Driver's Door Lock Replacement
137,000 miles, 19th June 2012
About 3 months ago I occasionally heard a buzzing noise when using the key fob to lock the car. It appeared to be coming from the driver’s door. The door still locked and the indicators flashed to confirm the alarm had been set but I kind of knew that the driver’s door lock was probably on its way out. I did a little research and saw that other people had experienced the same problem. A scan using VCDS confirmed the problem:
"Address 42: Door Elect, Driver
1 Fault Found:
01552 - Motor for Central Locking; Drivers Door (V56); Lock
012 - Electrical Fault in Circuit - Intermittent"
Over the next few weeks the problem got progressively worse. Sometimes the door would not lock on the first attempt. A second attempt would usually fix it. Then it got to the stage where the door would never lock. The indicators wouldn't flash since the car could sense that the door hadn't locked. Also the interior door lock control didn't light up when you pressed lock. Again, probably because the car could sense that not all the doors had been locked. I had to start using the key to lock the driver’s door. As soon as I did this, the indicators flashed to confirm that the alarm had been set.
During all this time, I could still unlock all the doors using the key fob.
After a little research on the internet, reading my Haynes manual and talking to the guys at my local VW dealership, I found out what was involved in replacing the door lock module myself. A new driver’s door lock module (part number 3D2 837 016 S) from the VW dealer cost about £120 all inc.
Replacing the module was fairly easy but gaining access involved removing the outer door skin. This sounds like a big and complicated job but actually the Mk V was designed so that this could simply be unbolted. The only complicated thing was before you can remove the door skin you have to remove the door lock barrel and door handle. Again, these are not terribly complicated but you have to take your time and follow the instructions carefully to ensure you don’t run into problems.
I followed the instructions in my Haynes manual which I found very good but I also found this great article online. It essentially describes the same method but has lots more photos and it was good to have a second perspective.
I can’t really add much to that guide except to say something caught me out. The door lock module is held securely in place with two bolts. I had assumed these would be torx head bolts but no. With the door skin, door lock barrel and exterior door handle removed, I discovered I needed an M6 spline in order to remove them. The guide does say this quite clearly but I hadn't noticed. Consequently, I had to temporarily re-attach the door skin and drive to my nearest Halfords store. I'm now the proud owner of a very nice 7-piece spline bit socket set. Cost £24.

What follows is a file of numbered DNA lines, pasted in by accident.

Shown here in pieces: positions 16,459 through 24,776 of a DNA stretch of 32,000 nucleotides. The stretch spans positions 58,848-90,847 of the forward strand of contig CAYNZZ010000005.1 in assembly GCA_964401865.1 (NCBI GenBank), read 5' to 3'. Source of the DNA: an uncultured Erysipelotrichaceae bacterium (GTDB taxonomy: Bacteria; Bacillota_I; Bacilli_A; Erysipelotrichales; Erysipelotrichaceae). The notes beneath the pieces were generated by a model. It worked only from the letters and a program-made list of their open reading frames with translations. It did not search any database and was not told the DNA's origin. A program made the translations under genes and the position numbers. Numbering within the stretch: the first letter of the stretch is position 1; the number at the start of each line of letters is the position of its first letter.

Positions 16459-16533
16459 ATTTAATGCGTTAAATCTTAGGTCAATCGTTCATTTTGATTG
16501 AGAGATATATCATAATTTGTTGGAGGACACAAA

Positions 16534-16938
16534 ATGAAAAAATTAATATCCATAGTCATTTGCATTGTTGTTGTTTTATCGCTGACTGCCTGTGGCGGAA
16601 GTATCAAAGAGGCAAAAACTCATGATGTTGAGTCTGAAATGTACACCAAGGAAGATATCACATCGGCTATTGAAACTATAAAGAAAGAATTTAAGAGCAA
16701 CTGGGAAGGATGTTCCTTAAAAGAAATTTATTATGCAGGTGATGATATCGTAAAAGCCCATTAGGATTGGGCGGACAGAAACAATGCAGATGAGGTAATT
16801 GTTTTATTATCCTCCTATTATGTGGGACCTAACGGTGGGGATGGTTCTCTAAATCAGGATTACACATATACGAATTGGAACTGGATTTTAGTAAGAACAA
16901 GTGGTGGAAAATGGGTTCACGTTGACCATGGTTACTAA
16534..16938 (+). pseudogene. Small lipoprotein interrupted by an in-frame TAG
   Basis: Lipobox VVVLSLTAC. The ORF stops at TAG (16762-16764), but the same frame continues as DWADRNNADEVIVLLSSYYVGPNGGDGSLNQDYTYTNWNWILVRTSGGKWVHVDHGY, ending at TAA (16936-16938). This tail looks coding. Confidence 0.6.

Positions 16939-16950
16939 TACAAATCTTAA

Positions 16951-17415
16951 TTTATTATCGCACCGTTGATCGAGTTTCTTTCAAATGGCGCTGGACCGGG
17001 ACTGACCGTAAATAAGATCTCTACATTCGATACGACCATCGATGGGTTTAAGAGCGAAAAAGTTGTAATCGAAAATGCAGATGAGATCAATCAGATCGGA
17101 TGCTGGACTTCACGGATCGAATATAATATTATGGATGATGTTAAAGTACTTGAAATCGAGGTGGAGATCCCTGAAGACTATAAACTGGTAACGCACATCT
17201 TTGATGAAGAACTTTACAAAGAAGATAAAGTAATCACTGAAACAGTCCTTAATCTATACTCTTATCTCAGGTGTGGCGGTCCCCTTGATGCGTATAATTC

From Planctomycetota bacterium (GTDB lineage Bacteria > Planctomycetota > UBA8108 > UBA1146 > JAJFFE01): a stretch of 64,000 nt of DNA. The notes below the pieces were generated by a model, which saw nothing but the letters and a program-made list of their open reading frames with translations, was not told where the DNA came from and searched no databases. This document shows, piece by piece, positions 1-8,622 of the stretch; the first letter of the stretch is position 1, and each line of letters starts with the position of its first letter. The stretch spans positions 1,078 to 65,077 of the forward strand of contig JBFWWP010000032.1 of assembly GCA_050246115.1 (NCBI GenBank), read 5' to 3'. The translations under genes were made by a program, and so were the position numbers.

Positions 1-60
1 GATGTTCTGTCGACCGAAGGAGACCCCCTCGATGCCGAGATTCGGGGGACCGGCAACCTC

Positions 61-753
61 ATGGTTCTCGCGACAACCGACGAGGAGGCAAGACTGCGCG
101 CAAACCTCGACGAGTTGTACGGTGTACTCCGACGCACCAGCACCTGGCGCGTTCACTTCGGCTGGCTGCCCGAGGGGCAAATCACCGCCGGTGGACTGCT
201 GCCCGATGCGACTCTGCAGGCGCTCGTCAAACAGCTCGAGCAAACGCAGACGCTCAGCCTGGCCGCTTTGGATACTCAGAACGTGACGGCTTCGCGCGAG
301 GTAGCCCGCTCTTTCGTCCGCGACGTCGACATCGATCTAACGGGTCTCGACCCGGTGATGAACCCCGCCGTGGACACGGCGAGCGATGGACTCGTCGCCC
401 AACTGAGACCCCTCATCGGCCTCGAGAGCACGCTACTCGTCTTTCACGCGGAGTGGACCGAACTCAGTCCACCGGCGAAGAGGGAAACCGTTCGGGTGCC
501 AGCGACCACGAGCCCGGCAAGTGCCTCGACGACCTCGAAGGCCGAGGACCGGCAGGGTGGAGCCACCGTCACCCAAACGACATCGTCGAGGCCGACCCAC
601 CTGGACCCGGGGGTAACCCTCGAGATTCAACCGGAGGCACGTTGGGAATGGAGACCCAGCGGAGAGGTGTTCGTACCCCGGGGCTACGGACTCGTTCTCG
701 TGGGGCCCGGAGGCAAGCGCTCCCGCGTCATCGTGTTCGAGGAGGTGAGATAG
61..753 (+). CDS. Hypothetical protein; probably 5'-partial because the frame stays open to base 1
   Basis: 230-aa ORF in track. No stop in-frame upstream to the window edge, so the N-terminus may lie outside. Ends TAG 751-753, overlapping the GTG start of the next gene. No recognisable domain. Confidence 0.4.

Test of improvised tool to "set" the
door lock module prior to refitting.
Click on photo to enlarge.
One thing the online guide does not mention is the need to fix or “set” the door lock module after it and the door skin have been refitted, prior to refitting the exterior door handle. This is apparently to ensure that the handle is reconnected correctly. My Haynes manual tells me that whilst VW technicians will have their own special tool, it is quite easy to fabricate one yourself using a length of stout wire. I did this using an old wire coat hanger. See the photo (right) of my improvised tool being tested prior to the lock module and door skin being refitted. To be honest I'm not exactly clear what setting the module achieves.
So that’s it. The new driver’s door lock is working as good as new and hopefully it will last at least another 8 years.
This incident has made me grateful my car has the convenience door unlocking feature where the first press of the key fob only unlocks the driver’s door and you have to press it a second time to open the remaining doors. I figure, this might be why the driver’s door lock has failed first and may have extended the life of the other door lock modules.
Make sure you get the right replacement lock module. VAG Door Lock Module Part Numbers guide.
Before reattaching the door skin (for the second time) I noticed slight bubbling of rust under the paintwork on the very bottom edge. I guess you would expect to see early signs of rust here on an 8 year old car. It wasn't so bad but I cleaned it as best I could and applied a little rust-preventing paint. Hopefully this might delay the rust’s progression.
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